Prey for the Devil is a familiar, poorly-crafted horror film that never takes advantage of its premise. This movie is set during a global rise in demonic possessions, where the Catholic Church has reopened exorcism schools to train priests in the Rite of Exorcism. The idea of a world where demonic possessions are a regular occurrence can be terrifying in the right hands and unintentionally hilarious in the wrong ones, but this movie goes down neither route. It leans more toward the latter, recycling horror ideas without executing them in an interesting way.

Ann recovers in the hospital but can say goodbye to Natalie. Natalie reunites with her adopted mother as Ann looks on. As a result of what happened, Ann is rewarded with an academic scholarship to study at the Vatican. As she says her goodbyes to Father Quinn, he reminds her that he knows who she is now that she has battled with the devil.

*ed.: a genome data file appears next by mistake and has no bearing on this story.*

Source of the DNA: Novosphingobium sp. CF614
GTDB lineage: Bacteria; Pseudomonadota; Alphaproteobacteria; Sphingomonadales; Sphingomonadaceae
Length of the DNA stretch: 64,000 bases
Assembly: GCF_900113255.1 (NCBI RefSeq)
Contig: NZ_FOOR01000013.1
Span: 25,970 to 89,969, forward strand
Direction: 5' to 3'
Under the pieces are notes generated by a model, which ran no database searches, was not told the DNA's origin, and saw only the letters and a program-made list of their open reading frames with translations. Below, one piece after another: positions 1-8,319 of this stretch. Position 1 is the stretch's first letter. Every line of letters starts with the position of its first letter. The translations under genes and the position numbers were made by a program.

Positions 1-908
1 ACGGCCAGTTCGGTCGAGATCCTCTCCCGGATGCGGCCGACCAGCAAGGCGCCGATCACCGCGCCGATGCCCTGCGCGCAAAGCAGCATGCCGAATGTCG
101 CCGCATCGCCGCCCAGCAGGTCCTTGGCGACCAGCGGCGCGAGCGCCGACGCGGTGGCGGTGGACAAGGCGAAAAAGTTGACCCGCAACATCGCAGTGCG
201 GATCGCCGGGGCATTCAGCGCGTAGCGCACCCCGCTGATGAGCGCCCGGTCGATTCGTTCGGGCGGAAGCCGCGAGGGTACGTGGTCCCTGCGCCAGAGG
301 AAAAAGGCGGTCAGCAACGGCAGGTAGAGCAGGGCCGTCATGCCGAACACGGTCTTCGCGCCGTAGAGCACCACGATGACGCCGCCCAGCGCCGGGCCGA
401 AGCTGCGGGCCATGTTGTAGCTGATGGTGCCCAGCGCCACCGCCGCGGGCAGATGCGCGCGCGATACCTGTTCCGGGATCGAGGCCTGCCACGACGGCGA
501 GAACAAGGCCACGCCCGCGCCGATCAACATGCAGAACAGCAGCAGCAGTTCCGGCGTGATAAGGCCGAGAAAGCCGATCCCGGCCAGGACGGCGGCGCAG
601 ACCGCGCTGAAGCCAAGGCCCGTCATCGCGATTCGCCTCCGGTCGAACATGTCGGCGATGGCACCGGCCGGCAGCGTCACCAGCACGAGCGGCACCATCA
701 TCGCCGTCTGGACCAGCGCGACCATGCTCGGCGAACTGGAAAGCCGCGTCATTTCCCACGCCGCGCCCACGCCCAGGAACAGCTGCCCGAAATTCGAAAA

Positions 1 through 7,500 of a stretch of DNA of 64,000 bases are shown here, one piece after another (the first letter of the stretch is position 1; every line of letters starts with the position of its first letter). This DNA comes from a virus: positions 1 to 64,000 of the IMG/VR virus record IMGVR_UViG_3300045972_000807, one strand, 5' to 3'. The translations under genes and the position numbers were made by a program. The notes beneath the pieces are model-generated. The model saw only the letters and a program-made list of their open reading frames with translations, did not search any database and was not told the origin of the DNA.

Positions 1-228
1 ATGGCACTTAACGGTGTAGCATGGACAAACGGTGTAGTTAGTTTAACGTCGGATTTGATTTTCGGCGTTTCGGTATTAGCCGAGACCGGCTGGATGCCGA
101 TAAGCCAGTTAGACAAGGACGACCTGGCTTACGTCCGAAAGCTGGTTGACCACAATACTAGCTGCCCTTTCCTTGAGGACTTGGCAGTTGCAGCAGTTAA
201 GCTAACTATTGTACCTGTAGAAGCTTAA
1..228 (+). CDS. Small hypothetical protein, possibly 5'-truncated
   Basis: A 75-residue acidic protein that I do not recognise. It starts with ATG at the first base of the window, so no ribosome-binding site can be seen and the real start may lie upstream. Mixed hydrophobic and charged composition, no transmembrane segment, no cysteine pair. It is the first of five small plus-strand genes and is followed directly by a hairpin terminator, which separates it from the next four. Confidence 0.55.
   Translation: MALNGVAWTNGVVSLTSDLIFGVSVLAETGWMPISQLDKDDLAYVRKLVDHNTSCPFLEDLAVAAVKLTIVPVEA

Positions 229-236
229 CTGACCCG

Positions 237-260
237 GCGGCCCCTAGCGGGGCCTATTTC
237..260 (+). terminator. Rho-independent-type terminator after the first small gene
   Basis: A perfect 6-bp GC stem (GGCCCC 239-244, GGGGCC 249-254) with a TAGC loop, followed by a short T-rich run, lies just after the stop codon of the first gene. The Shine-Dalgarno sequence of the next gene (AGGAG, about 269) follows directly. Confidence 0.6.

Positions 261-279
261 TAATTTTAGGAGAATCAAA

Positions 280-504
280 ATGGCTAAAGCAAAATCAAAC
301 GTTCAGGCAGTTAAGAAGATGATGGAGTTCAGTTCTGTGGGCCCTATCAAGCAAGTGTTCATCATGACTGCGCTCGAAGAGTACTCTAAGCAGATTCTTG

"Prey for the Devil," a piously dull and scare-free addition to the ever-growing canon of "Exorcist" wannabes, may have drawn inspiration from that news, and maybe from that one amusing scene in that one bad movie. It presents a world where the Vatican's attempts to educate a new generation of holy men on the threat of demonic possession has resulted in the founding of satellite institutions across the globe, all offering extensive studies in the field of sending evil packing. That's not the only wrinkle the film puts in church tradition. No sooner has it introduced the idea of devil-vanquishing trade schools than it's challenging their gendered admission policies. Is there room on the attendance sheet for a holy woman?